Mt. Baldy-Baldy Bowl-San Antonio Creek HikeMt. Baldy-Baldy Bowl-San Antonio Creek Hike https://www.calwild.org/wp-content/uploads/2021/09/Mt.-Baldy-Hikers-1024x682.jpg 1024 682 California Wilderness Coalition California Wilderness Coalition https://www.calwild.org/wp-content/uploads/2021/09/Mt.-Baldy-Hikers-1024x682.jpg
Hike Name:Mt. Baldy-Baldy Bowl-San Antonio Creek Hike
Name of area/general location: San Gabriel Mountains outside of Los Angeles
Land Acknowledgement: This trail is located on the ancestral homelands and traditional territories of the Kizh Tongva. To learn more about the original residents and stewards of the lands, visit native-land.ca
AllTrails Hike Link (if applicable): N/A
Trail rating and why (easy, moderate, hard): Moderate to strenuous for narrow and steep trails
Trail mileage (different options if available): 6.9mi (with ski lift on the way up)
For more information: Forest Service, Angeles National Forest/San Gabriel Mountains National Monument: (626) 335-1251. Be sure to purchase an Adventure Pass for trailhead parking at Manker Flat. Maps: Mt. Baldy & Cucamonga Wilderness Trail Map (Tom Harrison Maps, 2006). Angeles National Forest Recreation Map (USDA Forest Service, 2008). USGS 7.5-minute topographic quad maps: Mt. San Antonio and Telegraph Peak.
Background: In southern California’s San Gabriel Mountains, San Antonio Creek flows from a spectacular sub-alpine bowl on the slopes of Mt. Baldy through a rugged canyon studded with old growth big cone Douglas fir. Clear days offer visitors to its upper watershed outstanding views all the way to Catalina Island.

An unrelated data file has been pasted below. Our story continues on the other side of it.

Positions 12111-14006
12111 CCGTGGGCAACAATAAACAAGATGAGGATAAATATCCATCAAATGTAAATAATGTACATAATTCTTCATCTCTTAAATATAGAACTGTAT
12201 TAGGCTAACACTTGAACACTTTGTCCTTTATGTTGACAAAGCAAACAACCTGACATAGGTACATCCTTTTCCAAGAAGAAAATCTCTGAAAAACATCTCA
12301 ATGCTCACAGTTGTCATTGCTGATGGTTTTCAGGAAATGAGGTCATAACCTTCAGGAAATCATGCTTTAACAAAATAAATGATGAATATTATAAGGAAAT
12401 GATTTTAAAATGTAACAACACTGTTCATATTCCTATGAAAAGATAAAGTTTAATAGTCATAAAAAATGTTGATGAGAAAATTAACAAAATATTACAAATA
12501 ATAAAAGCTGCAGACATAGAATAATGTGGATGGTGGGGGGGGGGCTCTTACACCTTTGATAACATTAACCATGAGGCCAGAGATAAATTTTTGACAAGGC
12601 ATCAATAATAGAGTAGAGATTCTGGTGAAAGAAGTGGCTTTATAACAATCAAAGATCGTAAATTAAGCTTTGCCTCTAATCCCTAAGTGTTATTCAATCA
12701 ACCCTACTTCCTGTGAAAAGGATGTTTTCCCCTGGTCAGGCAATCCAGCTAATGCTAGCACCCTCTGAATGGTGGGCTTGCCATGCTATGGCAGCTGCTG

San Antonio Creek rises from the scenic Baldy Bowl and drains the south face of 10,064’ Mt. San Antonio (a.k.a. Mt. Baldy). The Forest Service identified a four-mile segment of San Antonio Creek from its source to Mt. Baldy Village to be eligible for National Wild & Scenic River protection due to its outstandingly remarkable scenic and recreational values. This trail route also skirts part of a 39,482-acre Forest Service recommended addition to the Sheep Mountain Wilderness. Upper San Antonio Creek and the Baldy Bowl are located in an area of high ecological significance, providing important habitat for Nelson’s bighorn sheep and the San Gabriel Mountain slender salamander.
San Antonio Creek is a popular destination for families escaping the summer heat as well as for winter sports. The scenic 75-foot-high San Antonio Falls draws many visitors from the nearby Manker Flats Campground. The Baldy Bowl Trail steeply climbs more than 4,000 feet past the falls to upper San Antonio Creek and the summit of Mt. Baldy. Along the way, the trail passes the rustic San Antonio Ski Hut, which was built in 1937 by mountaineers for hikers, climbers, and skiers. According to the John Robinson’s definitive trail guide to the San Gabriel Mountains, Trails of the Angeles, this trail “is one of the most scenic and historical hikes in the San Gabriels.”